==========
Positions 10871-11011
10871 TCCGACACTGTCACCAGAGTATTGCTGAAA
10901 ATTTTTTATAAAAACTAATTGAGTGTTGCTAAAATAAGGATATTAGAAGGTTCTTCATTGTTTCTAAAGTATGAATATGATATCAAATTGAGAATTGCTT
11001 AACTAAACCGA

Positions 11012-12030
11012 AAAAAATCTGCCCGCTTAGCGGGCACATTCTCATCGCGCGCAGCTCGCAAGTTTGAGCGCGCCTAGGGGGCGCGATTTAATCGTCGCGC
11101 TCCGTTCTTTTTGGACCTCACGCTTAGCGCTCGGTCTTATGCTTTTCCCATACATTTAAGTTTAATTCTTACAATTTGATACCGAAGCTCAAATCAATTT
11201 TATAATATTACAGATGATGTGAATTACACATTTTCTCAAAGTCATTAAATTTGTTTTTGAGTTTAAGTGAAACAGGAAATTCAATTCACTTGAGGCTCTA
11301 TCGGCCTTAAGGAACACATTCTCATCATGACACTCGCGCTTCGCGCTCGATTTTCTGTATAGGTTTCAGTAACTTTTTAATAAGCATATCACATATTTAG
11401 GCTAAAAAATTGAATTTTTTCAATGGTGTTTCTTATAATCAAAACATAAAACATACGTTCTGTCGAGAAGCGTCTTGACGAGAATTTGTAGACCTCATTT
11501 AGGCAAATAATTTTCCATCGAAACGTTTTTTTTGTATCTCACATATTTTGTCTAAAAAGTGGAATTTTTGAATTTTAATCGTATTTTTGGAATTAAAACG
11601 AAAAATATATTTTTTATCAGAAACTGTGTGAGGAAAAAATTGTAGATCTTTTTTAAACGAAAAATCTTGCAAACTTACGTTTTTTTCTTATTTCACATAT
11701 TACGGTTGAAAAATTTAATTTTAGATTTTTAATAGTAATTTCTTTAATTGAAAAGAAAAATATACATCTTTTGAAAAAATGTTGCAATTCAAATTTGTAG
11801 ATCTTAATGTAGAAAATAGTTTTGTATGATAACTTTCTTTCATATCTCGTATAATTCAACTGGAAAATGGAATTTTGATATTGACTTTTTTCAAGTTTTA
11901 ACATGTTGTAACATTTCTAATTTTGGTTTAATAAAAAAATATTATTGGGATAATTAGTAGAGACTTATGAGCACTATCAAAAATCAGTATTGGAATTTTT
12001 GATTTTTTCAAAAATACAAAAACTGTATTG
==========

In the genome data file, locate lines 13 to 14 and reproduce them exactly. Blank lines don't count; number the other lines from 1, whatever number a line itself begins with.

11701 TACGGTTGAAAAATTTAATTTTAGATTTTTAATAGTAATTTCTTTAATTGAAAAGAAAAATATACATCTTTTGAAAAAATGTTGCAATTCAAATTTGTAG
11801 ATCTTAATGTAGAAAATAGTTTTGTATGATAACTTTCTTTCATATCTCGTATAATTCAACTGGAAAATGGAATTTTGATATTGACTTTTTTCAAGTTTTA